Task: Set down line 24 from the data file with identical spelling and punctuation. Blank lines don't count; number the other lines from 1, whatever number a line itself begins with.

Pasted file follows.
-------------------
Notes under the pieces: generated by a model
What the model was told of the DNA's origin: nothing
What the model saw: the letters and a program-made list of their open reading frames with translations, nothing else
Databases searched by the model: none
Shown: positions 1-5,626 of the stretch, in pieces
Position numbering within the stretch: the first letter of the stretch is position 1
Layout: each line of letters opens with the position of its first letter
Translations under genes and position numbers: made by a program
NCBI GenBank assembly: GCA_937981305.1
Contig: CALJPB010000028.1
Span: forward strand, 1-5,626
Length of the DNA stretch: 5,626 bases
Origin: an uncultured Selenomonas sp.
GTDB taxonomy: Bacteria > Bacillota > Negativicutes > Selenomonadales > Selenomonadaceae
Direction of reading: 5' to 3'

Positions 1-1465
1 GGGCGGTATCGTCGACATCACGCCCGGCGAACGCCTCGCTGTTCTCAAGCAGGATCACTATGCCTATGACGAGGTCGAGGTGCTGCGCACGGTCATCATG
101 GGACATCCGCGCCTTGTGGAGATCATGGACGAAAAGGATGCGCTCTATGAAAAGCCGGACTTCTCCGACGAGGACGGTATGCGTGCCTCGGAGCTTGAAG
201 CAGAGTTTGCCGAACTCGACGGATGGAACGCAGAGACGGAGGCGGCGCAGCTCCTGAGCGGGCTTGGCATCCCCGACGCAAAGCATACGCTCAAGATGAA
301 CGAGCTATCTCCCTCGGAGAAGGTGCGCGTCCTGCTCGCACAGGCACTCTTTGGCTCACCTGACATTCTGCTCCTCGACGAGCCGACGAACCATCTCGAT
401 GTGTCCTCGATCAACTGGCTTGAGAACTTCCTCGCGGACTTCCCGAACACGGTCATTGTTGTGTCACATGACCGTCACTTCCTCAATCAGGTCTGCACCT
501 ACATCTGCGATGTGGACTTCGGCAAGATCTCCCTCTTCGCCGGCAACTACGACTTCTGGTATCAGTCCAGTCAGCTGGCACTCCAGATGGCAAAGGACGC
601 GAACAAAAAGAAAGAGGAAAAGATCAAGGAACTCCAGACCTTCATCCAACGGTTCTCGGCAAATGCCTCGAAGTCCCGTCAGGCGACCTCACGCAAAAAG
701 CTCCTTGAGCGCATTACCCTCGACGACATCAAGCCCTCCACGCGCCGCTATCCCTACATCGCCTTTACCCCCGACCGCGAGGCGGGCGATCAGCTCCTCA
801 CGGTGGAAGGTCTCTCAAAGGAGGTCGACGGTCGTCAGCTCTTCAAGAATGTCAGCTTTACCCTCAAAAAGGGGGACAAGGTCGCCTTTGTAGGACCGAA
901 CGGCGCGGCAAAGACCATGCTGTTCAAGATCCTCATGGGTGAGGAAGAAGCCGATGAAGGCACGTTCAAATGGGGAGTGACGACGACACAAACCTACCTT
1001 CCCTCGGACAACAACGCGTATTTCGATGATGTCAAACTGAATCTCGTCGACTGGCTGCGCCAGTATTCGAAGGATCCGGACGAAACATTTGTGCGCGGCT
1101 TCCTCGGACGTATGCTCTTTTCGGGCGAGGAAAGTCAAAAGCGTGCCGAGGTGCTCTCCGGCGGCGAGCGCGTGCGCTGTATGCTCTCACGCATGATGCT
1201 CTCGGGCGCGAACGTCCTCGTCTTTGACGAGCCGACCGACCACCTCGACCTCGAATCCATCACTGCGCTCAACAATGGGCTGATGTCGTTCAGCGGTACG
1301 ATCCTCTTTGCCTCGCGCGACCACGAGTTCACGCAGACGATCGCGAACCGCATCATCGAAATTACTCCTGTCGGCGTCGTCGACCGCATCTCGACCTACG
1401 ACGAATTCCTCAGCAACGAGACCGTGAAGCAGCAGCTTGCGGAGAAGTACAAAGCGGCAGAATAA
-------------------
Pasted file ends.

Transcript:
701 CTCCTTGAGCGCATTACCCTCGACGACATCAAGCCCTCCACGCGCCGCTATCCCTACATCGCCTTTACCCCCGACCGCGAGGCGGGCGATCAGCTCCTCA